Do you remember your first impression of kombucha, that famous fermented tea? Or perhaps you haven't tried it yet and have a few questions: What's it made of? What does it taste like? And — what everyone always wants to know — what exactly is that hazy blob suspended within the drink?
Here are five questions people always have about that first sip, and expert answers to assuage your curiosity.
I remember the first time I tried kombucha (pronounced, kom-BOO-cha). A few years ago, on a hot summer afternoon, I visited my friend Olga at her home. We sat down for lunch and she handed me a cold glass of her homemade kombucha tea. That amber-hued, fizzy drink smelled spectacular, like fresh ginger and tart Granny Smith apples. The unique flavors caught me off guard but quickly intrigued me, similar to the first time I tried a sour beer or a drinking vinegar. I wasn't completely smitten at first, but after a few sips, the flavor grew on me.
I recently toured the taproom and brewing facilities at Happy Leaf Kombucha here in Denver, Colorado. The kombucha brewery, run by Mike Burns and Jenni Lyons, specializes in organic kombucha, made from locally sourced, organic, and seasonal ingredients. As you would expect, first-time kombucha drinkers ask them a lot of questions. I figured I would ask the experts to break down some of their most frequently asked questions.
I liken my first experience with kombucha to my first experience with kale. I didn't fall head over heels the first few times I tried either of those, but the incredible health benefits of each coaxed me to come back for more.
5 Questions About That First Tentative Sip
What does it taste like?
Kombucha is effervescent, tart, and slightly sweet. Depending on the added flavors, it can even taste fruity, floral, spicy, or herbaceous. It has a flavor profile similar to sparkling apple cider but with a more pronounced sour taste. After the tea is fermented, the finished drink actually doesn’t taste like brewed tea anymore.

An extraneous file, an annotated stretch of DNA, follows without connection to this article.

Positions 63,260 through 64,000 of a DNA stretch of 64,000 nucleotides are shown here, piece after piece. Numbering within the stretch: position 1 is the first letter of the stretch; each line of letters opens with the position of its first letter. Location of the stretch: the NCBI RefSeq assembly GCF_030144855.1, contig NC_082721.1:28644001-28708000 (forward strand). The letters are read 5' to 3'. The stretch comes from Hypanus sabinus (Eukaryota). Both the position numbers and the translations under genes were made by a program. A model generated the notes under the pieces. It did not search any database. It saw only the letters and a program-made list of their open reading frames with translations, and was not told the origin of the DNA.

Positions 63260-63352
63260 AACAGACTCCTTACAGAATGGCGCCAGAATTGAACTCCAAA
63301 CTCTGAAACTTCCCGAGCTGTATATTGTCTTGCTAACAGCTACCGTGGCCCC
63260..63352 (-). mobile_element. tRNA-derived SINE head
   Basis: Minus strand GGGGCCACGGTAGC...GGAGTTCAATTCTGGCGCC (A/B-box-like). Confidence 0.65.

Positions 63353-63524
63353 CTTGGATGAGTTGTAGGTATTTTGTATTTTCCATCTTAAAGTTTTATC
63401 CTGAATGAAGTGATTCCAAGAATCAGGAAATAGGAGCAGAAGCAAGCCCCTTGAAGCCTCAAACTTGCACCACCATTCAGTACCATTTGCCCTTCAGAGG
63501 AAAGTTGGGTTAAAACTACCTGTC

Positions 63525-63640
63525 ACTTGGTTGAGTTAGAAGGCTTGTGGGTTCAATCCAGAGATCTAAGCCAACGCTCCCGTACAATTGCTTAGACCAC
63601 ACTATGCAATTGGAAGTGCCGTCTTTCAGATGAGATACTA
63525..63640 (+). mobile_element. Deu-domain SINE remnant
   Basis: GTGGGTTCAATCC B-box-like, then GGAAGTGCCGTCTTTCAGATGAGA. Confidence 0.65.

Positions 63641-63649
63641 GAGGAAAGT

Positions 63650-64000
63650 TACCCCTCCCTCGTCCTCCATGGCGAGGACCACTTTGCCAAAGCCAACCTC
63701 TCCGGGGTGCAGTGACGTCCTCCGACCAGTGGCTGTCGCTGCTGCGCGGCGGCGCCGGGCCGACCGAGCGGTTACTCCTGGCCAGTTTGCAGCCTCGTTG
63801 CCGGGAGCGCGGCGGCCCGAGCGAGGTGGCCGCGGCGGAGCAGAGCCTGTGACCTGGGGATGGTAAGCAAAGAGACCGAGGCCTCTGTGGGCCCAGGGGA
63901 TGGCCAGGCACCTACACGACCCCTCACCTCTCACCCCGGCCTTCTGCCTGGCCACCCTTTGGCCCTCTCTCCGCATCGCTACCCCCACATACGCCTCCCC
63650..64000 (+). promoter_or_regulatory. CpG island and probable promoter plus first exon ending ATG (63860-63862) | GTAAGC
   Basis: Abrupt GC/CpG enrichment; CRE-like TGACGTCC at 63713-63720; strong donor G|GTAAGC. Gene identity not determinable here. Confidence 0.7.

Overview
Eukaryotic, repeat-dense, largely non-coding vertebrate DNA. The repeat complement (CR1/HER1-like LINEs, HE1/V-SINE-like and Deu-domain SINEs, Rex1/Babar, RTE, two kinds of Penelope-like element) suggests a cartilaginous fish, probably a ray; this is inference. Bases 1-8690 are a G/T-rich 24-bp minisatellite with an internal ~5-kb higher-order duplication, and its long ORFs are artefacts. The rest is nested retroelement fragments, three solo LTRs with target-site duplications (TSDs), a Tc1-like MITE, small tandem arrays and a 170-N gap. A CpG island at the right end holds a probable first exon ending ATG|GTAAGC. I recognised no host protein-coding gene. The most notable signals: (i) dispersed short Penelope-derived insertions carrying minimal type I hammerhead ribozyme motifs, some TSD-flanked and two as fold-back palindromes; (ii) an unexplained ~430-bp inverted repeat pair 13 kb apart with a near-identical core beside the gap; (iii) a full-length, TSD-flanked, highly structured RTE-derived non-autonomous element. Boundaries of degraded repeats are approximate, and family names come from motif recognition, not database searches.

What is the texture?
Depending on the amount of carbonation, either added or naturally derived, the fizziness varies. It’s not as bubbly as soda and definitely not as syrupy-thick.
What's it made from?
Kombucha is actually made from tea. Only green, black, or white teas are used to make kombucha, since the culture doesn't really blend well with herbal teas. Sugar is added to the tea, and when it's combined with a scoby, an acronym for "symbiotic culture of bacteria and yeast," the tea ferments.
Kombucha is sometimes described as "mushroom tea," but this term does not actually apply to kombucha. The protective cap that facilitates fermentation, or scoby, is sometimes called a "mushroom" because of the shape it forms over the fermenting tea, but kombucha is not a fungus or variety of mushroom.
What exactly is floating around in my kombucha?
That brown, nebula-like matter floating at the bottom of the kombucha is actually a byproduct of the fermentation process, mostly yeast. My description doesn't make it sound that appetizing, but the flavor is totally neutral and completely safe to ingest. The texture, however, can be off-putting to some. Feel free to strain your kombucha through a fine-mesh sieve.
Does it contain alcohol?
Because kombucha involves a fermentation process, a trace amount of alcohol may remain. The amount of alcohol is so low (no more than 1%) that it doesn’t render any negative effects.
Want to make your own? Follow our tutorial → How To Make Kombucha Tea at Home
What are your thoughts on kombucha? Love it or hate it? Still haven't tried it? On the fence?